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J Am Coll Cardiol. 1995 Sep;26(3):807-14.

Mechanisms of estrogen-induced vasodilation: in vivo studies in canine coronary conductance and resistance arteries.

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1
Cardiovascular Research Institute, University of California at San Francisco, USA.

Abstract

OBJECTIVES:

We sought to examine the immediate vasodilator effect of intracoronary estrogen on epicardial and resistance coronary arteries in 19 dogs.

BACKGROUND:

Although estrogen reportedly dilates coronary arteries in vitro, the site and mechanisms of its action have not been fully defined in vivo.

METHODS:

Epicardial coronary artery dimensions and coronary flow velocity were assessed using simultaneous intracoronary two-dimensional and Doppler ultrasound.

RESULTS:

Estrogen (0.1 and 1 mumol/liter) induced a significant increase in coronary cross-sectional area, flow velocity and volumetric blood flow. Estrogen-induced vasodilation was not influenced either by pretreatment with N omega-nitro-L-arginine methyl ester (L-NAME) (100 mumol/liter intracoronary), indomethacin (5 mg/kg body weight intravenously), propranolol (0.75 mg/kg intravenously) or the classic estrogen receptor antagonist ICI 182,780 (10 mumol/liter). Balloon denudation of the endothelium did not attenuate estrogen-induced epicardial vasodilation. Pretreatment with glibenclamide (10 mumol/liter) attenuated estrogen-induced vasodilation only in epicardial arteries, as did verapamil (0.1 mumol/liter). Estrogen had no effect on a phenylephrine dose-response curve in either epicardial coronary arteries or the microcirculation.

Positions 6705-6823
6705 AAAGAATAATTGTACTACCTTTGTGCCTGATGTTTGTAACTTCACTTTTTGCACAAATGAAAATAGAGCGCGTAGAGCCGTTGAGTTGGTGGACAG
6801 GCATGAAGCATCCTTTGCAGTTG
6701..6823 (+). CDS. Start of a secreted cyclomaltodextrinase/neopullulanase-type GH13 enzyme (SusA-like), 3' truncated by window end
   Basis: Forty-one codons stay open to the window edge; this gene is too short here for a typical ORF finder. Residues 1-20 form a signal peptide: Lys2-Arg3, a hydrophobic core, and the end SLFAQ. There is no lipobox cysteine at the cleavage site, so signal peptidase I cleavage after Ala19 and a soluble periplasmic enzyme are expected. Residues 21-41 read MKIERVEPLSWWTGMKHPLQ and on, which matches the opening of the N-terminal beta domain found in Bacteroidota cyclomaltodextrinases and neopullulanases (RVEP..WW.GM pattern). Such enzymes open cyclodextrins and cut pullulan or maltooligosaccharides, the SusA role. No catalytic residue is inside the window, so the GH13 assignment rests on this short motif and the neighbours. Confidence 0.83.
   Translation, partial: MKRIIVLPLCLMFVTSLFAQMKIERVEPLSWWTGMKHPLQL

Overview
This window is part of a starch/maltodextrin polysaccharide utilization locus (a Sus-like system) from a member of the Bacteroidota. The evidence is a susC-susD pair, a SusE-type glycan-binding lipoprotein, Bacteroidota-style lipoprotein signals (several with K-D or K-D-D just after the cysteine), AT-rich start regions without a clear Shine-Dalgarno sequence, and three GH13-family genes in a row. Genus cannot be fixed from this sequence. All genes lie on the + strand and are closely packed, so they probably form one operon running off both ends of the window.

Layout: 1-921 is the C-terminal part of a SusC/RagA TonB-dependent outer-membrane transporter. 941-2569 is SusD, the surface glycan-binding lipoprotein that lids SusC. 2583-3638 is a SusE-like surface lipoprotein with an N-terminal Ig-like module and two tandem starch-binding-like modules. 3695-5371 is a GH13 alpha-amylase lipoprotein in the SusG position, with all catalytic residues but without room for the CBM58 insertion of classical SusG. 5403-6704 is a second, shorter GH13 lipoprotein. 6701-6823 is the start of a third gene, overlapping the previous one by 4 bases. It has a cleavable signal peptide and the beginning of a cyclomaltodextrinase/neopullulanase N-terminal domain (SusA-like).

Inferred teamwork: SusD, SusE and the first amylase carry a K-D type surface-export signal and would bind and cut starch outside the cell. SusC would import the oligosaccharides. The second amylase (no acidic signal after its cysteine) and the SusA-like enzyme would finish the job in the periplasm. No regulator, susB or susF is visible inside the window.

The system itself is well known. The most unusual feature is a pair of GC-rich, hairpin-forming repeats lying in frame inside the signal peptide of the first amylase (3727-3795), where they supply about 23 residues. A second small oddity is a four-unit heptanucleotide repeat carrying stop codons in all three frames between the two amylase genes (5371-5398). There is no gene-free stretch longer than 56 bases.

CONCLUSIONS:

Acute estrogen-induced dilation in canine coronary arteries is endothelium independent and is not mediated by the classic intracellular estrogen receptor but through non-genomic mechanisms, presumably at the membrane level, which in epicardial arteries may include effects on adenosine triphosphate-sensitive potassium or calcium channels, or both.

PMID:
7642876
DOI:
10.1016/0735-1097(95)00248-3
[Indexed for MEDLINE]
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